Five Ways to Settle Fast in Russia

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Five Ways to Settle Fast in Russia

I know first-hand that moving to Russia can seem like a daunting prospect — but it doesn’t have to be! Any expat moving to Russia is likely to experience culture shock, but there are ways to make this transition period easier and indeed more enjoyable.

Learn the Language

Without doubt, learning the language is the best way to help yourself settle in to life in Russia. If you don’t know the language, navigating around the cities will be difficult and the day to day tasks that we think are easy will suddenly become much more challenging. With the exception of Moscow and Saint Petersburg, English isn’t as widely spoken as you may think, so this really is an important first step to take. As you learn more and more Russian, you’ll begin to feel much more relaxed and less restricted in what you can do.

Start by learning the Cyrillic alphabet: although it may look complicated, it should be a lot less challenging than you think. Even a basic understanding of this will facilitate your transition period, as many new words that you think look super complicated, such as супермаркет and ресторан, will reveal themselves to be the same in English (supermarket and restaurant).

Socializing with Russians

Knowledge of Russian links in nicely to my second top tip: socializing with Russians. When I first arrived in Russia, my culture shock was certainly not helped by the fact that I had never socialized with a Russian person before. I felt like a bit of a misfit in the beginning, and it was hard to assimilate myself with this new way of life. A rather common problem is that many expats moving to Russia will avoid contact with Russian people not only because of the language, but also due to the fact that Russians can seem rather rude and cold towards people they don’t know. This was certainly my initial perception! In Russia, do not expect a thank you for holding the door for someone! This is totally normal however and is not due to a lack of manners.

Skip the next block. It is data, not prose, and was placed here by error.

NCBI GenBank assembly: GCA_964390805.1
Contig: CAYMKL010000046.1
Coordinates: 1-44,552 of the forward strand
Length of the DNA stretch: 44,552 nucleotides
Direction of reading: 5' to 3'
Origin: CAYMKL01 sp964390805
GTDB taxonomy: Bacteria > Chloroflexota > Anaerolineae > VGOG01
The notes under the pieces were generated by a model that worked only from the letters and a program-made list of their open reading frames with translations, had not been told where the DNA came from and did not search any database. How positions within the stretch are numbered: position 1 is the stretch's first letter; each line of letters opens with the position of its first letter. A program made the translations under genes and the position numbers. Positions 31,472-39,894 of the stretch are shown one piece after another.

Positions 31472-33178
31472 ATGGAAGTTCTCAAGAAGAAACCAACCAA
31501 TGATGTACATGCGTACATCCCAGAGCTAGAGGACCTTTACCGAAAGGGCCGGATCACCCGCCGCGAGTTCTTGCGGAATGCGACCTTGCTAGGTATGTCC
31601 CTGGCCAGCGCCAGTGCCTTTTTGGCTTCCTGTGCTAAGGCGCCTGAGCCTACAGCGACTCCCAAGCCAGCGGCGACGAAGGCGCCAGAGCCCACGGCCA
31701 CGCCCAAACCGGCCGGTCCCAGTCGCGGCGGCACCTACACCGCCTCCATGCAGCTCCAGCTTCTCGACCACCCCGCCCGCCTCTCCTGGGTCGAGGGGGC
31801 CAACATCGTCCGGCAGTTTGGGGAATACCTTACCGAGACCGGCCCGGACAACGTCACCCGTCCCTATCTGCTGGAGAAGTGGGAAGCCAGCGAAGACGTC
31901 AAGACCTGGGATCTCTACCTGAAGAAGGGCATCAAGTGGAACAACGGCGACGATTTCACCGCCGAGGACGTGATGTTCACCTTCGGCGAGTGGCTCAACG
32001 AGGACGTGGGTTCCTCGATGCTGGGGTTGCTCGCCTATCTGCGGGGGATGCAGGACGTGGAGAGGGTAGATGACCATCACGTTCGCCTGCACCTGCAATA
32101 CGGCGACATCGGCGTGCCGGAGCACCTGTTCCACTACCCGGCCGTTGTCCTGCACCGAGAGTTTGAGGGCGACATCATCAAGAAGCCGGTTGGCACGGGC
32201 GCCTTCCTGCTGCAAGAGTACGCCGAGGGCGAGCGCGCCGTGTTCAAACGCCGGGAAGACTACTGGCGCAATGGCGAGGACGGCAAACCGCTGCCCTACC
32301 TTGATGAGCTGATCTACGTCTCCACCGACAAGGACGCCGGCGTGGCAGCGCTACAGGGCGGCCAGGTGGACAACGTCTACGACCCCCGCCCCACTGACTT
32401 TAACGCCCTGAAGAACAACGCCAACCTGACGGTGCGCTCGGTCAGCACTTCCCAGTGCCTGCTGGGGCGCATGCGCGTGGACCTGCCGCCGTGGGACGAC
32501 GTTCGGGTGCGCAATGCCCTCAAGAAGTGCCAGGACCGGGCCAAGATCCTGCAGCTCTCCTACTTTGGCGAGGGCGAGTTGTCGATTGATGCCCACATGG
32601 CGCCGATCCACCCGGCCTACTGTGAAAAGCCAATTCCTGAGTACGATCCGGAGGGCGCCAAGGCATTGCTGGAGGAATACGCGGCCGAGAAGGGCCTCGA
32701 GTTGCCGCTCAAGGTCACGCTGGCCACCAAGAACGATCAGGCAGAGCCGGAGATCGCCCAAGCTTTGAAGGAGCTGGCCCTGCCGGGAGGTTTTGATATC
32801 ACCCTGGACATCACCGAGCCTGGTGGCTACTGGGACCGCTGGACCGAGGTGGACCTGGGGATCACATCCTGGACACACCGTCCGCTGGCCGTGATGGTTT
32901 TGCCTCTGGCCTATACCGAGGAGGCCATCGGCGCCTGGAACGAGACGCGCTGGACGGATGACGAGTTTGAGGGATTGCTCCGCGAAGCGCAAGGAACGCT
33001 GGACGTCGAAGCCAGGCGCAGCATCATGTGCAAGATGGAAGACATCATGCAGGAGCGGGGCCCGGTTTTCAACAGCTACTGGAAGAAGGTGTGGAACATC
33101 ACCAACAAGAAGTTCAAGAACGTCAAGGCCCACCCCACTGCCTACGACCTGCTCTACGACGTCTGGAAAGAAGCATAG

I would wholly encourage contact with Russians as often as possible. After building up a relationship with somebody, Russians are extremely hospitable and friendly towards people and will always be there to help you. Expats in Russia can only benefit from having Russian friends, and this will without doubt make you feel comfortable in your new surroundings much faster.

Develop a Routine

Although developing a routine that works for you can take time, the benefits of having one are boundless for an acclimatizing expat in Russia. In my personal experience, having a daily routine was extremely important in helping me to get over the initial culture shock. Instead of having free time to stress about the new situation I was in, or having time to think about how much I missed home, I occupied myself with a fairly regimented daily schedule until I was totally at ease with my new environment.

Choosing Accommodation That’s Right for You

Making sure that you invest time into finding a house or apartment that suits your needs and meets your expectations can help save you a lot of time and unwanted stress. Before your move, make sure you are clear about which sort of living arrangements you want to make, whether it be in a shared apartment with friends or even on your own.

Personally, I found this to be a hugely important factor as to how easily I acclimatized to my new environment. If the accommodation you’re in doesn’t meet your expectations, this has the potential to negatively affect the speed at which you settle. If your preference is to be in a shared house or apartment, it is important to bear in mind that the accommodation you will move into will be very different to the accommodation that most expats are accustomed to. Particularly in big cities such as Moscow and Saint Petersburg, accommodation is almost always in the form of a small flat. If you would like your own privacy, I would highly recommend making plans to rent an apartment instead.

Similarly, if you’re keen to avoid the morning rush-hour, try to ensure that your accommodation is closely located to a nearby public transport operator. Particularly in Moscow, congestion in the city is a problem, and making use of public transport is almost always advisable.

Go Out and Take In Your New Surroundings

Familiarizing yourself with your new surroundings is always a great way to feel more at home in a new place. When you have a free day, why not go out and make the most of what Russia has to offer? You can find out where your local shops are, or where you can have a nice meal to relax and enjoy yourself. The quicker you familiarize yourself with the area in which you live, the quicker you’ll feel like you belong in Russia.


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